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Men’s Paris Preview: Q&A With Dries Van Noten

Born into a family of tailors, Dries Van Noten has been designing men’s and women’s wear under his own label since the mid-Eighties.

PARIS — Born into a family of tailors, Dries Van Noten has been designing men’s and women’s wear under his own label since the mid-Eighties. WWD caught up with the Belgian designer on the eve of his spring 2010 show tonight to discuss the collection and get his views on creating apparel for men.

This story first appeared in the June 25, 2009 issue of WWD.  Subscribe Today.

WWD: What is the mood of the spring collection?
Dries Van Noten: We are working on something which is very elegant and sartorial…and mixed to a kind of ethnic chic.

WWD: That sounds like quite an evolution from your January show. What prompted the transition?
D.V.N.: For me, it’s not a huge shift, going from one thing to another. It has more to do with the fact that I wanted to find another approach to ethnic, making it very smart, elegant and sartorial. Immediately it gives it a different feel. Almost all the fabrics are handmade, handwoven and hand-printed. We are also using some very high-technological fabrics, as well as traditional English wool.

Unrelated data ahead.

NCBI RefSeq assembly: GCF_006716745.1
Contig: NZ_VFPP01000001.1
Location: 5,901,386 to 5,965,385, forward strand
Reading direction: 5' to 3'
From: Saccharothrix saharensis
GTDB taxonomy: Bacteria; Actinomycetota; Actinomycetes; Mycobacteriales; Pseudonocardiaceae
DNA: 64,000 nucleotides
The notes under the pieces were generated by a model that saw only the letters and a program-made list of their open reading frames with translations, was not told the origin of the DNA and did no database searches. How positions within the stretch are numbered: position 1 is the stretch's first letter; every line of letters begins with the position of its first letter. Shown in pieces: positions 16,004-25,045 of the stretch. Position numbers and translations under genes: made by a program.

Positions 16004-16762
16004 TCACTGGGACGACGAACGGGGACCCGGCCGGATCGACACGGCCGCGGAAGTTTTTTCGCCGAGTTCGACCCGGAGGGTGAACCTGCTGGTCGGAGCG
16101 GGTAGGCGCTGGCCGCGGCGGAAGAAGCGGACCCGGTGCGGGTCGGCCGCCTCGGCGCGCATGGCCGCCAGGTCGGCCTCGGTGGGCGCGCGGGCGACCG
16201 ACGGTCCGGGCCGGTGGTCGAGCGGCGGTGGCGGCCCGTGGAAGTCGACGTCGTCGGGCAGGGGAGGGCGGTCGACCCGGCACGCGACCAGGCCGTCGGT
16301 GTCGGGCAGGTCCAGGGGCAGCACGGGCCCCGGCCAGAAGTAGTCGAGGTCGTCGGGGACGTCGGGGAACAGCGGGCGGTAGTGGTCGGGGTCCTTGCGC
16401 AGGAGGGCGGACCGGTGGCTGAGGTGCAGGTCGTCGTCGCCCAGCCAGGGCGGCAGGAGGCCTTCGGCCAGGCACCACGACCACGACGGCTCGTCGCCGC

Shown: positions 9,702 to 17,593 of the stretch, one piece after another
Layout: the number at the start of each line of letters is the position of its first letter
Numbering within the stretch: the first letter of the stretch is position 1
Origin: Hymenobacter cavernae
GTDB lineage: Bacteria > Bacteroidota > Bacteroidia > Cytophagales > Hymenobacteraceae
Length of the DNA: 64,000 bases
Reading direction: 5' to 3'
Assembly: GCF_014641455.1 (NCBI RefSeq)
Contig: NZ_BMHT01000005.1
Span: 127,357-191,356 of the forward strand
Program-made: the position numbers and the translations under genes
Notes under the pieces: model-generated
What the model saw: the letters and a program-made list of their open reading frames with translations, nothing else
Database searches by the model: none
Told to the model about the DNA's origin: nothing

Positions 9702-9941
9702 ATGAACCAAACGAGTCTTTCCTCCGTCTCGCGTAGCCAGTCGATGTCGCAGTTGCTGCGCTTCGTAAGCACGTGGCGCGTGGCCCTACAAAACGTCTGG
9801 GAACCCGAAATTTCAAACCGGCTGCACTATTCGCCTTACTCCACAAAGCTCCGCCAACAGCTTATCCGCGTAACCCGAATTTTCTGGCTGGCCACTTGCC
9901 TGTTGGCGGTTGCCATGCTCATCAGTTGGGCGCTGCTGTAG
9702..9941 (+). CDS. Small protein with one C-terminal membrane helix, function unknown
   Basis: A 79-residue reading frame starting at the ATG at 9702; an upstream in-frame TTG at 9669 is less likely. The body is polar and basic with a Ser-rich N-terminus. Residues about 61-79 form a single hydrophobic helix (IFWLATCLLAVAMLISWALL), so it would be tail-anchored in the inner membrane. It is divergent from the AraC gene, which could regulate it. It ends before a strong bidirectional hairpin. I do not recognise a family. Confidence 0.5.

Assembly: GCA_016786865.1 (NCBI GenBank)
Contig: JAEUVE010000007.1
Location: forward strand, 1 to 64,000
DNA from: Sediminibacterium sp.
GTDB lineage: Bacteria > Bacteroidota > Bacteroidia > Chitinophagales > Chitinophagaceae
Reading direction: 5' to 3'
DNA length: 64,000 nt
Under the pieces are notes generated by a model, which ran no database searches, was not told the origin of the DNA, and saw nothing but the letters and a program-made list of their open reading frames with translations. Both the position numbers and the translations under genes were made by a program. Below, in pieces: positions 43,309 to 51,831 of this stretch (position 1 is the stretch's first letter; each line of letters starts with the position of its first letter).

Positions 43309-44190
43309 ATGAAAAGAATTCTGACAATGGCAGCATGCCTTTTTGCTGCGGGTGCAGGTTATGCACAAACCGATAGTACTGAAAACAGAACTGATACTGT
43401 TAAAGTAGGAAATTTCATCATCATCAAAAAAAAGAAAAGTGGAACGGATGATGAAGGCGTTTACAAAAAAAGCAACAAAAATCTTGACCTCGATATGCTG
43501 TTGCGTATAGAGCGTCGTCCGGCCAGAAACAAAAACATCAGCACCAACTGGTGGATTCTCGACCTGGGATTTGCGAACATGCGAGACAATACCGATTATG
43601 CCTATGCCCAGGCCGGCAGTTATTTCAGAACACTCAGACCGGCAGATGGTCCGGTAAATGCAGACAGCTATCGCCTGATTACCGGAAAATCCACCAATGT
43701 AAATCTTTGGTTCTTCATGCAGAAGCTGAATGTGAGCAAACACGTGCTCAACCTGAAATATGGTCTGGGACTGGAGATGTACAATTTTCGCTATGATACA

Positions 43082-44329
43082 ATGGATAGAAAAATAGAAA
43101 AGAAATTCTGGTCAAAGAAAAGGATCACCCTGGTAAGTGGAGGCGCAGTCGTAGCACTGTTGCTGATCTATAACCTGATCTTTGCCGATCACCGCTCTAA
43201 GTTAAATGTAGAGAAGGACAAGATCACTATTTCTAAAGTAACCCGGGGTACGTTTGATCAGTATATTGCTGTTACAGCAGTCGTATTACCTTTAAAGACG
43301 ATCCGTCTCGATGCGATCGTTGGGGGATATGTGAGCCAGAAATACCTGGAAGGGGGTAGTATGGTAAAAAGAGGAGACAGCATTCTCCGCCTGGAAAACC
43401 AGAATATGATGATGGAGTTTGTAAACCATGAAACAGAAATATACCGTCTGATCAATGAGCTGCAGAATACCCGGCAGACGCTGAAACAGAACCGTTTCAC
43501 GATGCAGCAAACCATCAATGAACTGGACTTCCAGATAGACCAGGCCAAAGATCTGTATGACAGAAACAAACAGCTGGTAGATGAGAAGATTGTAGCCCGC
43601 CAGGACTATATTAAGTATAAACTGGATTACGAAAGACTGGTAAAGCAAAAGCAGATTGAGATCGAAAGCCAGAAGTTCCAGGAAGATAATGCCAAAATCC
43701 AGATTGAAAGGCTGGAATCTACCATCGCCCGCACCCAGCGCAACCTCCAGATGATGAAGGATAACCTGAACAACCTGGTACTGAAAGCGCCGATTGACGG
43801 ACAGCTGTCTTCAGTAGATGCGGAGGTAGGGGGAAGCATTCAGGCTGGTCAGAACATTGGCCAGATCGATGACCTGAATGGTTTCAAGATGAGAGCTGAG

WWD: When you design men’s wear, do you have anyone in mind?
D.V.N.: There are a lot of different people that I want to design [for] but I don’t limit myself….It can be a young guy somewhere walking in the street or it can be Prince Charles.

WWD: How do you see men’s wear evolving?
D.V.N.: I think that what is good about fashion in this moment is that there are so many different options. What you wear says something about you. It’s a kind of fashion design symbol or status — something like that. Some people wearing just casual, others vintage, and others still mixing designer [clothes] with whatever.…All those people are considered fashionable and that’s what I like.

WWD: Is there greater demand for creativity today, given that consumers are buying less?
D.V.N.: For me, creativity has always been important. Of course, people are pickier now and thinking more before they buy something. So you really have to surprise them. I don’t think it’s right to try to make something which pleases them, because clients are always one step ahead of what you think they are going to want. So I think you have to really surprise them so they start to ask themselves if they like it or not and to really catch their interest.

WWD: What do you like most about designing?
D.V.N.: Both for men’s and women’s, I loved the fact that we have to create the fabrics. It is the most fun.

WWD: What is the biggest challenge of designing men’s wear?
D.V.N.: You have to surprise men, but you mustn’t design things that are impossible. You have to make things which they can get used to. I think it’s important to find the right balance.

WWD: What is the one pleasure that you have designing men’s wear that you don’t have in women’s wear?
D.V.N.: I can try the clothes on myself.…The feeling, the comfort and the pleasure of wearing some pieces, for the feeling that it gives to you, it’s very important. Even when something is too small for me, I put it on anyway just to touch the fabric.